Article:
|Dimetrodon grandis skeleton at the |
National Museum of Natural History
These tetrapods appeared during the Pennsylvanian and went extinct at the end of the Permian period. They were the dominant land animals for some 40 million years, and were almost wiped out by the P/Tr extinction event. A few survived until the lower Triassic to form the therapsids, a group which led to the mammals. Because the term does not include their descendants, it is not used much now.
At least two pelycosaur clades independently evolved a tall sail, consisting of elongated vertebral spines: the edaphosaurids and the sphenacodontids. In life, this would have been covered by skin, and possibly functioned as a thermoregulatory device and/or a mating display.
Unlike lepidosaurian reptiles, pelycosaurs lacked epidermal scales. Fossil evidence from some ophiacodonts shows that parts of the skin was naked, but that the belly was covered in dermal scutes. These scutes looked like the scutes present in reptile groups, but they are of a different type of structure.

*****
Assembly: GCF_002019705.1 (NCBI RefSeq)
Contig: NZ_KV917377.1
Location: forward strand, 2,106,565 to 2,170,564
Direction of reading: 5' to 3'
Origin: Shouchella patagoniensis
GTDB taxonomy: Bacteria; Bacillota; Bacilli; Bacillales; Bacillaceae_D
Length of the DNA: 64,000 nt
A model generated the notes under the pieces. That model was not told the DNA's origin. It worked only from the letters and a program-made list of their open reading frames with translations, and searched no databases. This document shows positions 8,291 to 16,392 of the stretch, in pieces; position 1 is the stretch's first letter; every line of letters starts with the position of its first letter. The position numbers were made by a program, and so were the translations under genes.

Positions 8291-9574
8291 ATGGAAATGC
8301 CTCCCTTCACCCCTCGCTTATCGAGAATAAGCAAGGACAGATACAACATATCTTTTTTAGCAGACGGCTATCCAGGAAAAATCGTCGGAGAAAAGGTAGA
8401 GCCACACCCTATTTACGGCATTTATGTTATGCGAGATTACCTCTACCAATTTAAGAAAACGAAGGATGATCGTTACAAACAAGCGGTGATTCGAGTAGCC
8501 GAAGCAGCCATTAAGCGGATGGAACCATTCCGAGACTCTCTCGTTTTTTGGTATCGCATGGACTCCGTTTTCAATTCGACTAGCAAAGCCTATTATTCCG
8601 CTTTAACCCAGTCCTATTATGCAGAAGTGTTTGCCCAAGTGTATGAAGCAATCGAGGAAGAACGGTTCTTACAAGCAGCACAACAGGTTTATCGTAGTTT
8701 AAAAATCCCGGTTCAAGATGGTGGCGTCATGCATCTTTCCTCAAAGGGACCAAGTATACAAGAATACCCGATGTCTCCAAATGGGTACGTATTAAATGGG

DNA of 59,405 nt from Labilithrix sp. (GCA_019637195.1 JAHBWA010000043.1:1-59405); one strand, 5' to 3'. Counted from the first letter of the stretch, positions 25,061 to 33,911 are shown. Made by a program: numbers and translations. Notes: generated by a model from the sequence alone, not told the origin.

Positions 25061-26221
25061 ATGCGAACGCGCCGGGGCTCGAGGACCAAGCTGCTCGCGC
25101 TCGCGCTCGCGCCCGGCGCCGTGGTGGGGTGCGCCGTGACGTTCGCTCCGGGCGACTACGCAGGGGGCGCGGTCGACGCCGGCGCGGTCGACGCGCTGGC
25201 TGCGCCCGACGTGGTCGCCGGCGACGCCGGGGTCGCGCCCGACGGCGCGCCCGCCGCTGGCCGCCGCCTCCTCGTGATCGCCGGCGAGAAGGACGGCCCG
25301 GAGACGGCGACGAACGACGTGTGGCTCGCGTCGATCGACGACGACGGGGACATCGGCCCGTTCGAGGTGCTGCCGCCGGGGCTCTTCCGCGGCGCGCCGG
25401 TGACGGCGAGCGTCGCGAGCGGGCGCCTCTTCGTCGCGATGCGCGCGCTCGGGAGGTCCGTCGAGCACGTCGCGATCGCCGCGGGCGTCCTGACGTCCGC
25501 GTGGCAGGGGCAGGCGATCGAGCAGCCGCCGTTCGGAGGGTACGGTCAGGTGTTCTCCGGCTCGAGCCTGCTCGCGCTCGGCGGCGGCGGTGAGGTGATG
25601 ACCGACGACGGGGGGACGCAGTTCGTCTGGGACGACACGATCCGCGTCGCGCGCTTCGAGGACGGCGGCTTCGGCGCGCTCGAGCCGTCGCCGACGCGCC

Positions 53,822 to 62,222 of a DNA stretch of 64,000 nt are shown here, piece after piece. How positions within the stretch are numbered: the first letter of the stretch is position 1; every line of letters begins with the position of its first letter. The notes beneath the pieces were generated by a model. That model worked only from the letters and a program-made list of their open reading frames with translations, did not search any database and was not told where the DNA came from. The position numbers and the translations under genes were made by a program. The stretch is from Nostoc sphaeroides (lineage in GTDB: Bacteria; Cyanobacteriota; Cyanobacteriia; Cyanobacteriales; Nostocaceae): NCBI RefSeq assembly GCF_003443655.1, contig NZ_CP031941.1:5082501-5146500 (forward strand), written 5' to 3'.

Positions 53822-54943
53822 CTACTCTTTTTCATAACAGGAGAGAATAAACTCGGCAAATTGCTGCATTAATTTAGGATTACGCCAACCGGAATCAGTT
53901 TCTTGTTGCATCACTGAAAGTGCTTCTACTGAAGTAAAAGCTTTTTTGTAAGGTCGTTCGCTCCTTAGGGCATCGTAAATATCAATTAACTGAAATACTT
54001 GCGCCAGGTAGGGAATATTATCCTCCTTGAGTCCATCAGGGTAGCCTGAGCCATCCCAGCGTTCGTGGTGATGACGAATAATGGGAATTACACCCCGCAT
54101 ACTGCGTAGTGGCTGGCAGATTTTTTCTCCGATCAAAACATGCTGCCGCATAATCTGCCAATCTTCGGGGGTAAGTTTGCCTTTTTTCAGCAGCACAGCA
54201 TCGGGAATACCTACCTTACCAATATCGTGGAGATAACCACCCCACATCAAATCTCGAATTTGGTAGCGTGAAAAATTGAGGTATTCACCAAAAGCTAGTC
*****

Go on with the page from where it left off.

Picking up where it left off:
In 1940 the group was reviewed in detail and every species known at the time described (and many illustrated) in an important monograph.
|Wikispecies has information on: Pelycosauria.|
- Botha-Brink J. and Modesto S.P. 2007. A mixed-age classed ‘pelycosaur’ aggregation from South Africa: earliest evidence of parental care in amniotes? Proceedings of the Royal Society B, 274(1627): 2829–2834. 
- Carroll R.L. 1969. Problems of the origin of reptiles. Biological Reviews, 44: 393-432.
- Romer A.S. & Price L.I 1940. Review of the Pelycosauria. Geol. Soc. Amer. Spec. Papers 28: 1-538.